Hesston College physics professor Joel Krehbiel and physics professor emeritus, Nelson Kilmer, aren’t satisfied to just look past answers that don’t quite hit the mark. With a shared curiosity for accuracy, and a relationship built on respect of the work each does and has done with students, the educators collaborated on two articles, with student collaboration on one, that were published in the January 2019 issue of The Physics Teacher journal.
It started during Krehbiel’s first year of teaching in fall 2015.
“Nelson was really helpful during my first year of teaching and willing to assist, so he often attended labs to help out,” said Krehbiel.
Students were conducting a lab to help them understand the relationship between pressure and temperature in a fixed-volume container. The relationship, known as Guy-Lussac’s Law, says that pressure and temperature increase proportionally. After measuring the pressure in flasks placed in water baths of different temperatures, students plot their data and extrapolate back to zero pressure to estimate absolute zero.
Kilmer had helped students conduct the same experiment countless times before retiring in 2014 after 46 years at Hesston College. He noticed that the estimates for absolute zero were off by almost 15 percent and he was curious to what might be going on.
“Nelson pointed to the fact that we were using different sized flasks than he had used when he conducted the experiment, so he decided to look into it further,” said Krehbiel. “When he observed the setup, Nelson suggested that we might be ignoring part of the tubing connected to the flask in the measurements. The flask was placed in the different water baths, but the tubing was not in the water and basically remained at room temperature during the whole experiment.”
“I see the purpose of doing an experiment not only to gather data and summarize the results, but also for students to develop critical thinking skills,” said Kilmer. “The error in this experiment was 10 times larger than the expected error based on the equipment used. It was disappointing to students that their results did not come out as they theory predicted.”
After about a month of work, Kilmer presented a theory describe the pressure, volume and temperature relationship in a system of two connected volumes. Using Kilmer’s theory, the two men worked out a new equation which was used to modify the extrapolation to find absolute zero. The following fall semester of 2016, students tested the new equation during the lab, resulting in errors of less than 2.5 percent and leading to the article entitled “Improved Guy-Lussac Experiment Considering Added Volumes.”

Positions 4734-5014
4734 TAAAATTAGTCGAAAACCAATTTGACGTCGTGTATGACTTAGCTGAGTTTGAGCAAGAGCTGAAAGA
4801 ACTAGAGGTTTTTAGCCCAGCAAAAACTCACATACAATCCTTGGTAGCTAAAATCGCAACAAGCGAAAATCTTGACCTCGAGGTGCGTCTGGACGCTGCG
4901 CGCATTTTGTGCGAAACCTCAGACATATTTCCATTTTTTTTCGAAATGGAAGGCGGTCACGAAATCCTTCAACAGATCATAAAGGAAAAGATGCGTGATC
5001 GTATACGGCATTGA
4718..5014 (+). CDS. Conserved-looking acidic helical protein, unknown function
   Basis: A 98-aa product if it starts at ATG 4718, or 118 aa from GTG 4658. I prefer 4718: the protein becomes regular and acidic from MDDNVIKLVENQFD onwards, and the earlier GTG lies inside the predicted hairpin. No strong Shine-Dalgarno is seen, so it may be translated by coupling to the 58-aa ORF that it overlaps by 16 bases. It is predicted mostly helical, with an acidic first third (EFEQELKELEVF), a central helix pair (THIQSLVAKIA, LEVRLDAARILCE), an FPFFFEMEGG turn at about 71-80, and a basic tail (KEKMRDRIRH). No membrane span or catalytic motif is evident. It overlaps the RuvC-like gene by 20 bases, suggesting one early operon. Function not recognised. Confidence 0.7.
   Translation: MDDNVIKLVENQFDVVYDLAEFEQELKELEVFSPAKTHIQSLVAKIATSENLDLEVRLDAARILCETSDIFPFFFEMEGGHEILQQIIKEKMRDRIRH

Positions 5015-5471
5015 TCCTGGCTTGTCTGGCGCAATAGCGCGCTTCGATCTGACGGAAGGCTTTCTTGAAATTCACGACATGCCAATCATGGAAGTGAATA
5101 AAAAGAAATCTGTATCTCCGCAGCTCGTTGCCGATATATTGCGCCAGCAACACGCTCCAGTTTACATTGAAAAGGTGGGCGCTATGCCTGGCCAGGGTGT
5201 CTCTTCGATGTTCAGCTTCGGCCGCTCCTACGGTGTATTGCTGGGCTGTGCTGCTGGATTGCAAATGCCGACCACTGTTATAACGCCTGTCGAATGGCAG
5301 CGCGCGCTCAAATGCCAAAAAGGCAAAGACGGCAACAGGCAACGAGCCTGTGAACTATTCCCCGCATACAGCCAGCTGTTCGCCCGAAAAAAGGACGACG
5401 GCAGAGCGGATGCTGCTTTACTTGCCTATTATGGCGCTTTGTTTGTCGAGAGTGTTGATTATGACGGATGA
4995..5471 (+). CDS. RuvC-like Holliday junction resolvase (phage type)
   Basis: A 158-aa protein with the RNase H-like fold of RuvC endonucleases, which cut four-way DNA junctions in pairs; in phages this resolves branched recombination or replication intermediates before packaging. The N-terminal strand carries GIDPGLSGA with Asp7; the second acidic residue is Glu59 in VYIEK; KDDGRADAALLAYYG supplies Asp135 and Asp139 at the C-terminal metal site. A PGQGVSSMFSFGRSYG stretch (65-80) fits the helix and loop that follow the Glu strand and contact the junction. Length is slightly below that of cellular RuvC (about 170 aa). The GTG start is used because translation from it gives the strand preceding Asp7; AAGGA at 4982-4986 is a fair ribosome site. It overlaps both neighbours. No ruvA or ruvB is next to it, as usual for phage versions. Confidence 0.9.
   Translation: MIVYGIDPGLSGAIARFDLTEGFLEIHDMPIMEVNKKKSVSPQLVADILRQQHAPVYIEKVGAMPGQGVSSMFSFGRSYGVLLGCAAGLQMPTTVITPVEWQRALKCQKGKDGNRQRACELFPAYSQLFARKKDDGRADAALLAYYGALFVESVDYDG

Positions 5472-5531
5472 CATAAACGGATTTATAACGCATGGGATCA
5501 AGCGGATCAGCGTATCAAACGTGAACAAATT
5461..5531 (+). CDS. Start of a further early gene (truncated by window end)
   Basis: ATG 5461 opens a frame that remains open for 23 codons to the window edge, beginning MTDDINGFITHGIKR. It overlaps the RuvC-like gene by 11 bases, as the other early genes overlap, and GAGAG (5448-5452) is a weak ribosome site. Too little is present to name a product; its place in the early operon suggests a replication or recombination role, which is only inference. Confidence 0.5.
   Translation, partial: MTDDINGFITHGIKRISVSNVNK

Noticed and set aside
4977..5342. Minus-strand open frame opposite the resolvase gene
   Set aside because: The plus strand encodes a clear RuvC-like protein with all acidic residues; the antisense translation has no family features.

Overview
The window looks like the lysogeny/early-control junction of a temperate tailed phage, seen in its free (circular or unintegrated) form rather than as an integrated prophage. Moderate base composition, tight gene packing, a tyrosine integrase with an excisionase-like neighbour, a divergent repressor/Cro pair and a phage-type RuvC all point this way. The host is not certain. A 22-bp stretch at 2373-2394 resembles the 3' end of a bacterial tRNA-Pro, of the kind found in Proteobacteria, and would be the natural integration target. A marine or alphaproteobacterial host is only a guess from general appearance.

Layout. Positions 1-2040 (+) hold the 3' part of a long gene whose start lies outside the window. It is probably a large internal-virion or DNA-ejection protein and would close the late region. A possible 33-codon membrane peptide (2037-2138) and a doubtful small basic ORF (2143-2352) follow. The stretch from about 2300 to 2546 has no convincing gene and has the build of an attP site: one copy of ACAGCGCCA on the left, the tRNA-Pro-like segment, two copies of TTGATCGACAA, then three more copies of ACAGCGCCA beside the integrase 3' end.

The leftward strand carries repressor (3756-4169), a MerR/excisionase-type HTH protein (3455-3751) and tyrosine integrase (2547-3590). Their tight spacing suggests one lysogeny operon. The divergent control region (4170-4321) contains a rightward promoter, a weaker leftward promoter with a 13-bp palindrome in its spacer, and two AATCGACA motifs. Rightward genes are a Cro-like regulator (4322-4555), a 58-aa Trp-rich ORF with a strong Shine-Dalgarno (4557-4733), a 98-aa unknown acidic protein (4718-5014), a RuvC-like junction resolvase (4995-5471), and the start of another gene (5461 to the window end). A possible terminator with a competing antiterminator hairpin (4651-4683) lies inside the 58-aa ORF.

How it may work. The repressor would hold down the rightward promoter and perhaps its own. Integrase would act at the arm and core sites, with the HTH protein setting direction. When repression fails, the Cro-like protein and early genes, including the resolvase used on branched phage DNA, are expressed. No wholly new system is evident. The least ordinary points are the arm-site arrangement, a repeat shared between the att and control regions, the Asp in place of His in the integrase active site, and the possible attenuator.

“Thinking through and analyzing errors in an experiment can often provide a learning opportunity to gain deeper understanding of the experiment,” said Kilmer. “Joel and I were curious as to the source of these large errors and if there was a problem with the underlying assumptions and theory used to explain the experiment.”
For the second article, students Kenton Schroeder (Harper, Kan.) and Harune Suzuki (Osaka, Japan) in last spring’s STEM Projects class tested an idea put forth by Kilmer as a new way to find the density of salts using simple lab equipment.
As freshmen, Schroeder and Suzuki developed the procedure for the experiment, took the data, completed the analysis, and helped to write the article, “Using a modified Boyle’s law experiment to estimate the density of salts.”
The article offers a new way to find the density of complex crystalized material which also dissolves in water, such as salt, using simple lab equipment.
“A common method for determining the volume of objects is to measure fluid displacement, but unfortunately salt crystals dissolve in water, so that method cannot be used for salts,” explained Krehbiel. “In contrast, our method provides a straightforward way to find the density of salt crystals using typical laboratory equipment.”
Learning experiences that go beyond lectures and note taking and dive into practical application and experimentation are critical to the foundational, experiential learning environment Hesston College strives to give students early in their collegiate career and across all academic disciplines.
“I learned a lot from working on this article,” said Schroeder. “As the first piece of physics literature I have contributed to, it really taught me a lot of about the process of producing not only valid results for experimentation, but also how to show those results in a literary format to make the communication of the sciences simpler. Many people take the writing to be a given, however, it’s a skill that is not always delved into but is necessary for those starting in the field.”
“I plan to major in aerospace engineering, and research and testing will be required,” said Suzuki. “I want to pursue my academic and career with curiosity. This experience taught me the important elements to build a successful experiment, which will be helpful as I continue learning.”